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Wednesday, 24 August 2011
Page: 9274


Mrs BRONWYN BISHOP (Mackellar) (18:33): In rising to speak on the Tobacco Plain Packaging Bill 2011 and the Trade Marks Amendment (Tobacco Plain Packaging) Bill 2011, I find it necessary to put on the record that, unlike the previous speaker, no, I did not smoke at school. Yes, I did smoke at university, but I gave it up fairly soon after becoming a mother of two daughters because I felt it was adverse to my health. Rather than suffering the trials and tribulations that the member for New England seems to have experienced, I simply said one day, 'Tomorrow I will no longer smoke,' and I have not from that day to this.

In supporting the bill, I agree with the sentiments that have been expressed about smoking being bad for health. I also agree with other sentiments that people have expressed about intervention in people's lives, but I want to make this point: public policy has meant that there has been a strong advertising campaign which has been successful in reducing the percentage of the population that smokes from what it used to be, somewhat over 50 per cent, to, if my memory serves me, somewhere around 16 per cent. That has been a highly successful campaign. Equally, with regard to drink driving, we have had a very successful public policy which has meant that the incidence of people being picked up on random breath tests is now one in 170.

But the real elephant in the room is that we do not seem to take seriously the need to prevent young people in particular taking up illicit drugs. I recall that when we were in government the former minister and current Manager of Opposition Business proposed a campaign against illicit drugs which was cancelled by this current health minister and has never seen the light of day. It will perhaps shock people when I tell them that statistics broadcast this morning show that, on random testing for illicit and illegal drugs, the incidence picked up is one in 70. It is high time that we take seriously the damage that is being done to young people in particular, who become easy prey to addiction to illegal and illicit drugs, and do something about it, instead of trying to pretend that they are merely 'recreational drugs'—a term which, in my view, should be struck from the lexicon. We should have a very strong public campaign against illicit drugs and hope it is as successful as those we have had against drink driving and smoking.

The second point I wish to speak on is the question as to why we are voting against the second bill. There has been much talk about the fact that the regulation-making power can overcome primary legislation. It is indeed a very serious matter. It is known as a Henry VIII clause. When I sat on the Senate Standing Committee on Regulations and Ordinances, we would frequently, if we thought there was a Henry VIII clause, send it back to the minister for redrafting for the simple reason that one of the first principles of that committee, which will examine this legislation, is that laws should be embraced in primary legislation and not in secondary legislation, otherwise known as subordinate legislation. I think it is interesting that in 1990 the Queensland Law Reform Commission issued a working paper under the chairmanship of Justice McPherson CBE, in which it notes that the Henry VIII clauses were so named after the monarch in disrespectful commemoration of his tendencies to absolutism. It also noted that on occasions the Supreme Court of Queensland had held that regulations were invalid as they were contrary to the intention of the legislature. But I do like the comments of Dr TP Fry contained in that report of the Queensland Law Reform Commission:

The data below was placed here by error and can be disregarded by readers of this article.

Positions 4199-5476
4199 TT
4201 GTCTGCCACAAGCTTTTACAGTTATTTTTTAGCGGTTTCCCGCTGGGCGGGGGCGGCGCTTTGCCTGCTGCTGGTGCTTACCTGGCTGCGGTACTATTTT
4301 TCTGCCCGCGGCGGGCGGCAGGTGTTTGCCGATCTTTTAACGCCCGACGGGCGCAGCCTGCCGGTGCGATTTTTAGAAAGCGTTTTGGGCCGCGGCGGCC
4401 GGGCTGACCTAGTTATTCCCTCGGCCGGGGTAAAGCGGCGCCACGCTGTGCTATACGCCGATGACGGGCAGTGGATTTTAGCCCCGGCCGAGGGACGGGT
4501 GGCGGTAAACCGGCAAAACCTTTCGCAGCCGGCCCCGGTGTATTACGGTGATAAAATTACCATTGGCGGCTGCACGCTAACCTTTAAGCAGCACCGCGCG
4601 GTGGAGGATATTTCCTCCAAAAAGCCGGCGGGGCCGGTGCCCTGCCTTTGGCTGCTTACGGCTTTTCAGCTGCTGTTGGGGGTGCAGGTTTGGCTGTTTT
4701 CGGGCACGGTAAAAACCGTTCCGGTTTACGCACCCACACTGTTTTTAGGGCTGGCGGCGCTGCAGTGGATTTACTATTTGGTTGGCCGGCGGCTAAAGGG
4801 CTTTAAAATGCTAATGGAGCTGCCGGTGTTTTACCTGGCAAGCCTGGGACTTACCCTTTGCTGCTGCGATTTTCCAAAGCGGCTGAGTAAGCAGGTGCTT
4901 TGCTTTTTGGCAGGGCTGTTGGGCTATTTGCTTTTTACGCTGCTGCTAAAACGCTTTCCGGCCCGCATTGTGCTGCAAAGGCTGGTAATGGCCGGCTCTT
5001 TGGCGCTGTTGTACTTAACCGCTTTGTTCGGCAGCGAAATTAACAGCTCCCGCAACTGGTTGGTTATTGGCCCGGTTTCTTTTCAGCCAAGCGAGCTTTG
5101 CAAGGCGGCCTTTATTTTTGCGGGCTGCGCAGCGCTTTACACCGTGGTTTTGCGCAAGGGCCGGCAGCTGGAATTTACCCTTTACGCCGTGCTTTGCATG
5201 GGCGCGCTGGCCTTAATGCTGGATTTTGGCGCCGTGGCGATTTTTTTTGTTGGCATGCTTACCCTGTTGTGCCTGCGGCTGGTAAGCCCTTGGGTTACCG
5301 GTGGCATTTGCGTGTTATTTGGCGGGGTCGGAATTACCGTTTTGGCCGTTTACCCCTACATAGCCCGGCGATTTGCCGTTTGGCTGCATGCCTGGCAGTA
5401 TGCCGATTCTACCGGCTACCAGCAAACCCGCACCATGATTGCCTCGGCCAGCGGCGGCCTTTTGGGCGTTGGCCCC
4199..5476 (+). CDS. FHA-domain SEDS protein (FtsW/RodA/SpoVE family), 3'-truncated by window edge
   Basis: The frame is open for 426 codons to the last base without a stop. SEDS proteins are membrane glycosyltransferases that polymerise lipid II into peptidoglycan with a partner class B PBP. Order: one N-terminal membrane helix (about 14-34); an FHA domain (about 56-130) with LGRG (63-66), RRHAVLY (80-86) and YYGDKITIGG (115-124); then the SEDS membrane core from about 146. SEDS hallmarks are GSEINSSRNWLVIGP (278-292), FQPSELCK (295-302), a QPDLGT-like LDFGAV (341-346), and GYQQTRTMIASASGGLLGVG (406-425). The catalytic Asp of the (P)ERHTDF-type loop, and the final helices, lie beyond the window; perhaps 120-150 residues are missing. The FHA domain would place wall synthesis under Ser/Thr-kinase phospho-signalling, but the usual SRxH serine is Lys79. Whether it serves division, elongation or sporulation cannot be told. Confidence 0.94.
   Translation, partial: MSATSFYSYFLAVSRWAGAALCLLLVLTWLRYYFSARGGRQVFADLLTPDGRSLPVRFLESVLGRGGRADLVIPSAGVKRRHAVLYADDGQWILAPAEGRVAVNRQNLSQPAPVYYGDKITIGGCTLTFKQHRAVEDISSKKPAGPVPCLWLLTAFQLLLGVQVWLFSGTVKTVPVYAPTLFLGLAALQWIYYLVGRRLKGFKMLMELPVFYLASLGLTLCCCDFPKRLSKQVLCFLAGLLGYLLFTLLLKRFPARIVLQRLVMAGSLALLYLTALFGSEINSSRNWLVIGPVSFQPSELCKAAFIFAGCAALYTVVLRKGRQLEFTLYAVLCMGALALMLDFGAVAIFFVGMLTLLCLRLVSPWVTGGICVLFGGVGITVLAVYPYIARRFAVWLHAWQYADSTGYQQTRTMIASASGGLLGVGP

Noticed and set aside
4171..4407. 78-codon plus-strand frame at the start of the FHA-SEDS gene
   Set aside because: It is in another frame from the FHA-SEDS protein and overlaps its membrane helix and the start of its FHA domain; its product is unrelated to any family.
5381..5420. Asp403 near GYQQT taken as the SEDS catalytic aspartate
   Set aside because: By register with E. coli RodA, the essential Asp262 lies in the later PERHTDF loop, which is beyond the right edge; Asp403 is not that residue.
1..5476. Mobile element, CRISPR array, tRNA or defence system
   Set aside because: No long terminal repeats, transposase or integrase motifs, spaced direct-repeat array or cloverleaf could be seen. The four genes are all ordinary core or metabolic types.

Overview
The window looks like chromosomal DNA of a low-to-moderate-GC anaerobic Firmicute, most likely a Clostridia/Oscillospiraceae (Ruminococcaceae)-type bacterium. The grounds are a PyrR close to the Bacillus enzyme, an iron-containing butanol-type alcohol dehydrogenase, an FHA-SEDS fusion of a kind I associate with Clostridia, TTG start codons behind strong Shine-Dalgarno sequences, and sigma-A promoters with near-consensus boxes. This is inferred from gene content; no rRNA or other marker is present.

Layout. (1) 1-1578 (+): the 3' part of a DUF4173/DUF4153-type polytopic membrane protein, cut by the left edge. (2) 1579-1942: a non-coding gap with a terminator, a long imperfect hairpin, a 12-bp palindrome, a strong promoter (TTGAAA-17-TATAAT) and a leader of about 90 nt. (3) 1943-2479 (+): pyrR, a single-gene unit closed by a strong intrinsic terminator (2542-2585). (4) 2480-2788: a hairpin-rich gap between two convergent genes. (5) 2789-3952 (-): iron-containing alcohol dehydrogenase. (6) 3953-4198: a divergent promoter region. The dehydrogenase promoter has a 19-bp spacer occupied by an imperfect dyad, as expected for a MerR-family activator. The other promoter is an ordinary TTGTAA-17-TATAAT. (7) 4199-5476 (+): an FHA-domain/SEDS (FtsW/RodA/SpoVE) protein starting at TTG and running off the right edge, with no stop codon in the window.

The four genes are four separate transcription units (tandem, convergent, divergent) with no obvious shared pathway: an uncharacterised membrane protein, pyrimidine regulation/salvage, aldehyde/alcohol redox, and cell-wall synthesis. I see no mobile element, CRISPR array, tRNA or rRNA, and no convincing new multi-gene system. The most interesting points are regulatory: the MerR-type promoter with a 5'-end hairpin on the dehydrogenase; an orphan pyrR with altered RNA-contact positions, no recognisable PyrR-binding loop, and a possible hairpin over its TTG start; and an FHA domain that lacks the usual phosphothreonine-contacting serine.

By thus upholding Parliamentary Statutes against Cabinet Regulations which sought to impose penalties which Cabinet was unable to induce Parliament to impose, the Supreme Court proved itself to be a bulwark to constitutional government.

I think that is an important message to heed. If the practice were to again be introduced, to again raise its ugly head—as it has seen flights from time to time in the history of parliaments; and I think this is the first time I have seen it in this parliament—whereby we had a practice to allow subordinate legislation to overturn a term contained in primary legislation, we would not be doing our job as legislators. It is a serious responsibility which we have and I believe we should uphold it. We should all, as legislators, oppose this legislation for this reason. The opposition will not support this legislation, because of the way in which it is so sloppily drafted, because it is, simply, a Henry VIII clause—a clause which is held in disrepute. I do not wish to see it in this parliament again.

The DEPUTY SPEAKER ( Hon. Peter Slipper ): Before I give the call to the Hon. Minister for Health and Ageing, I would like to recognise present in the advisor's box Zac Power, who is a work experience student with the Parliamentary Secretary for Pacific Island Affairs. He is working with the parliamentary secretary this week and he is a student at Geelong High School. He is accompanied by Grant Dew, who is a member of the staff of the parliamentary secretary.